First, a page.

Organization: Sage Mathematical Software System
Abstract: In the context of libraries of graph algorithms, the graph module of Sagemath stands out for its simple and well-commented code; however, our preliminary testing outlined that some of its algorithms are not as efficient as other implementations, like Boost graph library or igraph. This project will try to address this issue: the main goal is to wrap more efficient graph libraries (a ticket about Boost is already present), but we might also improve existing algorithms, if time allows.
In the last few years, several libraries
of graph algorithms, like the graph module of Sagemath, Boost, igraph,
NetworkX, webgraph, and so on. Among all these tools, Sagemath stands
out for its simple and well-commented code; however, some of its
algorithms are not as efficient as other graph libraries, like Boost or
igraph, as outlined by our preliminary testing.
Name: Michele Borassi
Contact information (email, instant messaging, ...):
Location/Timezone: Italy / UTC+01:00
University: IMT Institute for Advanced Studies Lucca
Personal web page: https://sites.google.com/a/imtlucca.it/borassi/
Curriculum Vitae: downloadable from my web page
Mentor: David Coudert
What are your technical skills, education, experience, etc. Especially make sure to explain with what level of mathematics you are comfortable with and on what level you would like to program.
I have a Master Degree in Mathematics, and I am a Ph.D. student in Computer Science. I have excellent programming skills in Java and good programming skills in C/C++ (as testified by my project C++ vs Java - A Comparison of Identical Graph Libraries Written in Two Different Languages). I also have skills in Python programming, developed in the Ph.D. courses Computer Programming and Methodologies, and Data Science for Complex Networks (I was graded "A" in both courses).
My general programming skills, my knowledge of complexity theory, of data structures, and graph algorithms are testified by several papers where I improved state-of-the-art algorithms in several graph problems [1-6].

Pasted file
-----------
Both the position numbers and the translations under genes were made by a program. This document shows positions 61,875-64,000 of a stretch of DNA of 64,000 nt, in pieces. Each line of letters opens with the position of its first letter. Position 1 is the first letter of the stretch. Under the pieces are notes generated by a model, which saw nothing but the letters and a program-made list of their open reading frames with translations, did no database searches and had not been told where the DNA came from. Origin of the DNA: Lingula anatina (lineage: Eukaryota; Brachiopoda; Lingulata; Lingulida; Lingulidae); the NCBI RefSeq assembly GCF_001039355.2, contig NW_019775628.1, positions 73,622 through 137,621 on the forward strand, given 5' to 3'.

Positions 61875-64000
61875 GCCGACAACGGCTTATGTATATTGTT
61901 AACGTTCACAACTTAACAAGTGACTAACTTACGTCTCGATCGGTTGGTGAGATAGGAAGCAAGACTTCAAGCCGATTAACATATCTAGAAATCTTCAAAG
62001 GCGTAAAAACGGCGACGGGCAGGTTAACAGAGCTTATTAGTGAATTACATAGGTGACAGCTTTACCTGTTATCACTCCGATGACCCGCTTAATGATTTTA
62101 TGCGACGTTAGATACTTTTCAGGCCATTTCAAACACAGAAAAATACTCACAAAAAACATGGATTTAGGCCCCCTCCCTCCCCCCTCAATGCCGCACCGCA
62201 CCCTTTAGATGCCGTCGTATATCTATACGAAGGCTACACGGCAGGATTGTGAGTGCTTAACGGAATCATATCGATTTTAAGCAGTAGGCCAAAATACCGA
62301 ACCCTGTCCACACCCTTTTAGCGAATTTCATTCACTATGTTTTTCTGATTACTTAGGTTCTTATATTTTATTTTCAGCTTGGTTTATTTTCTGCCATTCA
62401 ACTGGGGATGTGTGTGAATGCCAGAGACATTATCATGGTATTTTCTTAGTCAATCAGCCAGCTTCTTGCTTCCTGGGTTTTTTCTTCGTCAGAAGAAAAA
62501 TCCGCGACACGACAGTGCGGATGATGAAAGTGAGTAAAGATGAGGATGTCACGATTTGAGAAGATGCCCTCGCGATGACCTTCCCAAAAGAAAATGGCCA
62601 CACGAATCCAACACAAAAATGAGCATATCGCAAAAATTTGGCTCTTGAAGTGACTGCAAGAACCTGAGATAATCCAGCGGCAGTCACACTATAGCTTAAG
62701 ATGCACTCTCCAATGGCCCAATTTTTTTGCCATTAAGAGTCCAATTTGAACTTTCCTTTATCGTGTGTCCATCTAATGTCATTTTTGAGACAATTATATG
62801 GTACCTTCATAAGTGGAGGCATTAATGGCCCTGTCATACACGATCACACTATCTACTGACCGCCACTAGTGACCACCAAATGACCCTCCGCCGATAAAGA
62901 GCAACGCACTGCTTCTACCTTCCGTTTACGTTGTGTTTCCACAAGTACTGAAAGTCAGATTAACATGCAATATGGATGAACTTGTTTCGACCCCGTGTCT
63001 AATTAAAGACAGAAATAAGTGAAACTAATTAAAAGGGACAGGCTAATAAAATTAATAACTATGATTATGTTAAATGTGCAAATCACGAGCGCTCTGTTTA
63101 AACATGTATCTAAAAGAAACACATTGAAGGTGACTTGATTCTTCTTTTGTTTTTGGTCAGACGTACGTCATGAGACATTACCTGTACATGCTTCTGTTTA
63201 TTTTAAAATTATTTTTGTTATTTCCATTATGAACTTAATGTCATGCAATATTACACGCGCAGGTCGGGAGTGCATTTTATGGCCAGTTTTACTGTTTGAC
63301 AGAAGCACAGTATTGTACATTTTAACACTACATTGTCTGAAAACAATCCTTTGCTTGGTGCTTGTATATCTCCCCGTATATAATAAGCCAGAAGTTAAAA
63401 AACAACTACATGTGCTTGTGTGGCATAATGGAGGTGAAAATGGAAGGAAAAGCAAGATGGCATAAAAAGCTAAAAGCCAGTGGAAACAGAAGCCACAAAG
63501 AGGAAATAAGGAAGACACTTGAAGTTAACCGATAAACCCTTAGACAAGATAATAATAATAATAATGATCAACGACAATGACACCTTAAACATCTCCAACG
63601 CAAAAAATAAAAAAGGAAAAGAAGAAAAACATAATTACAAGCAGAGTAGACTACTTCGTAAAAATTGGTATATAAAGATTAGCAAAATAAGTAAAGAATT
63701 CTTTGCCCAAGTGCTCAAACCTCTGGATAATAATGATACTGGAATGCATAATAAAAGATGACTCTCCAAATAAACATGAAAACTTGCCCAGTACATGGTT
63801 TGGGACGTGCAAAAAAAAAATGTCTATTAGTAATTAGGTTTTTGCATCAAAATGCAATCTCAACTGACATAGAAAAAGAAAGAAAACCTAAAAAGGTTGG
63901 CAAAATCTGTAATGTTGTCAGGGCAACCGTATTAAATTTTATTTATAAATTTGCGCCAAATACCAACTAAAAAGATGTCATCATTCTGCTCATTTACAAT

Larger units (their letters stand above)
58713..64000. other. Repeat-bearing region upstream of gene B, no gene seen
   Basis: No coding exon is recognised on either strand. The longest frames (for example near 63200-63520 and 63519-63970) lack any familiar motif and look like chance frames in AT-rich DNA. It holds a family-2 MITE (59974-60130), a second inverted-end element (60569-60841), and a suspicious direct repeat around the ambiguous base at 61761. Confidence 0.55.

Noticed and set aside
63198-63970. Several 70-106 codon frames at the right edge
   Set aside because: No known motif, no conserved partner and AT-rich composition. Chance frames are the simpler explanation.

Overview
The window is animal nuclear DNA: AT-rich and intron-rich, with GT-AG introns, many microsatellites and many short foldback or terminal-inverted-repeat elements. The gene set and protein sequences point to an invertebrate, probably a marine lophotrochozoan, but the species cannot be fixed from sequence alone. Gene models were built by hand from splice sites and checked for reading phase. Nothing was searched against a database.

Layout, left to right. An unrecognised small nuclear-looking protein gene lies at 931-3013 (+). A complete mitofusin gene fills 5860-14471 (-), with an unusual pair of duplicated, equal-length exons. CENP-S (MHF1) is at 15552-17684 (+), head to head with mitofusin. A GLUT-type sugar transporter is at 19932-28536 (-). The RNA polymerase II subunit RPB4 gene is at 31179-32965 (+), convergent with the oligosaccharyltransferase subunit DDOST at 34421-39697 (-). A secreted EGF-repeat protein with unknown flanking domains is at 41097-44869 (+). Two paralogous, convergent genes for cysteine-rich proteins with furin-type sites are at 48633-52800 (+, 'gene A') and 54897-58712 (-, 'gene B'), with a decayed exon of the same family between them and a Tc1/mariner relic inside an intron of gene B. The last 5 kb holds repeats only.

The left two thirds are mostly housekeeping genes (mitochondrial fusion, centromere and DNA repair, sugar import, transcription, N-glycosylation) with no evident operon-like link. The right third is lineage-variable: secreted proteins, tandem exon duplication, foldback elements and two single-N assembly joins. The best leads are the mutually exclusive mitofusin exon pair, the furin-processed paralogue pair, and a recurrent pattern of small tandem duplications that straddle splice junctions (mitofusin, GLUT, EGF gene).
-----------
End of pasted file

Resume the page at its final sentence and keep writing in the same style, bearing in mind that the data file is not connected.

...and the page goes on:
Who are you? What makes you the best person to work on this particular project? Your personal motivation?
Since I am a Ph.D. student in Computer Science, and I have a mathematical background, in my opinion, the efficiency of the graph module of Sagemath can benefit from my programming skills, and from my understanding of real-world graphs from an algorithmic point of view. My reasearch-level experience in graph algorithms will help me understand the main performance bottlenecks and improve them.
My motivations to pursue this work are many. First of all, I think that Sagemath is an excellent tool because its code is well-written and thoroughly commented. An improvement in efficiency would make it one of the best graph analysis tools available, if not the best. Furthermore, I will learn a lot by working in an open-source environment, and by having feedbacks from other people (my mentor, in primis). Finally, the experience I will develop using Sagemath and the final result of the project might become very useful in my academic work.
What platform and operating-system are you using on your computer? (Sage development is done best on Linux and OSX)
I use Linux, Lubuntu 15.04. In the past, I also had experience with Mac OS X and Windows.
I have never been engaged in open-source projects, but I have developed my own code in several works (see next question).
In the past few years, I have coded on several projects. In almost all my academic works I had to code algorithms, and code them efficiently. I also have programmed a software playing Othello (a board game) using Edax engine, which is one of the best engines available. In particular, I have developed an opening book and I have built a user interface. After debugging and making the code more readable, this work might be included in the new version of Edax.
During the last year, I have worked with the hyperbolicity package in the graph module of Sagemath, in order to find possible improvement. The results of this work will be published in .
My preliminary experiments have shown that the performances of the graph module of Sagemath can be improved in many tasks (for instance, computing connected components and betweenness centrality, as shown in the appendix). The best implementations available can be more than 50 times faster than the Sagemath implementations.
With this project, I will try to address this problem. I will wrap the fastest graph libraries available (igraph, Boost) within Sagemath, and I will replace some of the current algorithms with their faster counterparts. The importance of this work is also testified by a ticket asking to include Boost algorithms (http://trac.sagemath.org/ticket/17966). This way, I will try to improve the efficiency of Sagemath without affecting its simplicity.
After this main goal has been reached, if time allows, we will pursue other goals, too: coding new algorithms from scratch, in order to extend the features of the graph module of Sagemath and to speed-up current algorithms (for instance, we might code an algorithm for computing clique separators , and use it in order to speed-up the computation of the hyperbolicity of a graph).
The efficiency of algorithms has always been my field of expertise, as testified by my works and publications. I think that collecting all state-of-the-art algorithms in a single, simple, and efficient library can significantly simplify the work in the field of network analysis, which is becoming more and more important in recent years.